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Will cognitive computing find a place in the real world?

Cognitive computing may seem out of reach, but companies can start using semantic modeling and machine learning to shape Web content.

Cognitive computing technology is not ready for prime time, but businesses may be able to tap into some of its benefits now -- particularly by approaching content management in a new way.

In early 2011, when IBM announced that Watson, its smart supercomputer, beat two human champions in the Jeopardy Challenge, many of us received the news with a mixture of disbelief and wonder. Yes, with enough time and effort, you can train a machine to find the best matching answer to a given clue.

Since then, IBM has established the Watson Group as a branded business unit and, in January 2014, announced plans to invest $1 billion in efforts to commercialize cognitive computing technologies. The company is also funding related research at major universities around the world as part of its efforts to support innovative computer science disciplines.

It's all about pattern matching

While Watson's ability to reason through complex problems may seem revolutionary, we've seen this play before. Like so many computational quandaries, the right answers will depend on formulating the right questions.  And it's a long way between demonstrating research results and translating them into commercial products and services.

As enterprise search experts Susan Feldman and Hadley Reynolds described it, cognitive computing "addresses complex situations that are characterized by ambiguity and uncertainty." They emphasized that "cognitive computing systems make context computable. … [These systems] provide machine-aided serendipity by wading through massive collections of diverse information to find patterns and then to apply those patterns to respond to the needs of the moment."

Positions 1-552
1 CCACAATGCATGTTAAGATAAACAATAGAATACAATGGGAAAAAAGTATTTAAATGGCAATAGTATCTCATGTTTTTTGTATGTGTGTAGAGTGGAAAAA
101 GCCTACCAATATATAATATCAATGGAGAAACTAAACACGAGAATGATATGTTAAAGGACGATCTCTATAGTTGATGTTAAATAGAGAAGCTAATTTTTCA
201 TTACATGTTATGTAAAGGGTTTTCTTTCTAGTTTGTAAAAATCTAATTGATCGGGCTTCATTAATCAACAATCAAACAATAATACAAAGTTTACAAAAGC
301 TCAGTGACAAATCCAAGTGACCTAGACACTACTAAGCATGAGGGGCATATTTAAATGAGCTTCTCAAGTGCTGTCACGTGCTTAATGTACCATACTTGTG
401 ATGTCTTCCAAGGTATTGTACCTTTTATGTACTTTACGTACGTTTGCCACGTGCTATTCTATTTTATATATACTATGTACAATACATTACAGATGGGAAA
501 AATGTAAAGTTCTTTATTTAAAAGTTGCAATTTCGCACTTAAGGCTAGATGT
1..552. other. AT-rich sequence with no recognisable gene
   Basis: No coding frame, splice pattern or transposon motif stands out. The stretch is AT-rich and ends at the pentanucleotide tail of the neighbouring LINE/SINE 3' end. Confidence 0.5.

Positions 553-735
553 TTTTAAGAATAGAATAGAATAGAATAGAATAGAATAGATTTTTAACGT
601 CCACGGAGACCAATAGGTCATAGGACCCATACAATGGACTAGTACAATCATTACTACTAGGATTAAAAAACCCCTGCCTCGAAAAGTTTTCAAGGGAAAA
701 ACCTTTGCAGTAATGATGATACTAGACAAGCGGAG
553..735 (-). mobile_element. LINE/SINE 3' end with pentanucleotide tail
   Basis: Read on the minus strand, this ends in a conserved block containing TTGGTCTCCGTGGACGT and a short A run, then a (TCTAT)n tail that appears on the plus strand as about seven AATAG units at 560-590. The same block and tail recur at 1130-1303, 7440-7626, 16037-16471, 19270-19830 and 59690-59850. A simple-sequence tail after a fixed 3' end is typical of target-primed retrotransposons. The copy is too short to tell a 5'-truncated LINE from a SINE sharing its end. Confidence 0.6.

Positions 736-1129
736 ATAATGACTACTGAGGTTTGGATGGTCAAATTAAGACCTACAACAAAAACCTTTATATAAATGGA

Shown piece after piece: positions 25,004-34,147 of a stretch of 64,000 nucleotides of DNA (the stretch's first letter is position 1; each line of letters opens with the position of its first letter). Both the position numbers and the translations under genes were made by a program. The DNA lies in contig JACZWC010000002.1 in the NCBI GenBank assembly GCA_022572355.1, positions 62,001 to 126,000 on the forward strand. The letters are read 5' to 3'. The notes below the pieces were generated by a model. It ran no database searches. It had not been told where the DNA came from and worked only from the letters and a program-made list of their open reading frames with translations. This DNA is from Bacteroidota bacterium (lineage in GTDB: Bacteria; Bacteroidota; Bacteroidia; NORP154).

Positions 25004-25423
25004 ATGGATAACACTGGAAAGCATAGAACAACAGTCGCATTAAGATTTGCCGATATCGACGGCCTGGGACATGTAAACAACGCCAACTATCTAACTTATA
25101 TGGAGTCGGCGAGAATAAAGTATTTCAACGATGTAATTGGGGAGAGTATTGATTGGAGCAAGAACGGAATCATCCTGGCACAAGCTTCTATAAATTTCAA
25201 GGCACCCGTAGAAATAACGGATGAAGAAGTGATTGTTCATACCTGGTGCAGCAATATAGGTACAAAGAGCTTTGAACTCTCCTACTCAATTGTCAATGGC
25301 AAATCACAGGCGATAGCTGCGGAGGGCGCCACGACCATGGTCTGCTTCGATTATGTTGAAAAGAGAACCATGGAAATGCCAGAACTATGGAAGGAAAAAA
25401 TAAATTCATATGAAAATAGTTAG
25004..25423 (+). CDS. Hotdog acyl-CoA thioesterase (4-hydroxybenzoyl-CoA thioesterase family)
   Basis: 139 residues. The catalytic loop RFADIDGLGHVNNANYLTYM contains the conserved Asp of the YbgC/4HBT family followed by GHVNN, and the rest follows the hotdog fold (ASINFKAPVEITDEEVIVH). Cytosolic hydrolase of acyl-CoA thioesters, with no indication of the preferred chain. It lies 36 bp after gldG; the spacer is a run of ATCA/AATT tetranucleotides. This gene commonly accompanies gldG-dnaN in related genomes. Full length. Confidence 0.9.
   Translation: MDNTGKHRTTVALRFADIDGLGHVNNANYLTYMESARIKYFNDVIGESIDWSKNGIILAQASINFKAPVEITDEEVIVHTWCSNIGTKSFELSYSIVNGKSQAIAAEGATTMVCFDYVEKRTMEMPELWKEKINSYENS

What's new about cognitive computing is the varied techniques for pattern matching that you can bring to bear to recognize different kinds of digitized information, from predefined entities within structured databases to the bit-patterns of streaming rich media. Bob Kahn, one of the inventors of the Internet, recently encapsulated the key issues: "How do you make a cognitive system happen? You need basic rules of the road where semantics are important and type registries are important. It's also going to take patience to build a community ecosystem and figure out the target problems."

IBM's Watson

If technologists are excited about the prospects for cognitive computing, industry watchers also need to inject a dose of caution into the mix. Watson remains a work in progress. IBM is partnering with a cross-section of its customers around the world to develop purpose-built reasoning systems. A research symposium in October 2014 featured demonstrations of smart pattern-matching systems applied to oil and gas exploration, as well as genomic research. These are large-scale problems within an enterprise where the potential payoffs justify systems-level investments.

For customers and prospects with shallow pockets and a curiosity about the future, IBM is launching Watson Services for IBM Bluemix. These will be RESTful services, accessible to anyone with a Bluemix account (IBM's branded cloud offering). In October, IBM announced an external beta release of the first eight services in what promises to be a large and growing set: user modeling, language identification, machine translation, concept expansion, message resonance, question and answer, relationship extraction and visualization rendering. Each service performs particular kinds of cognitive functions.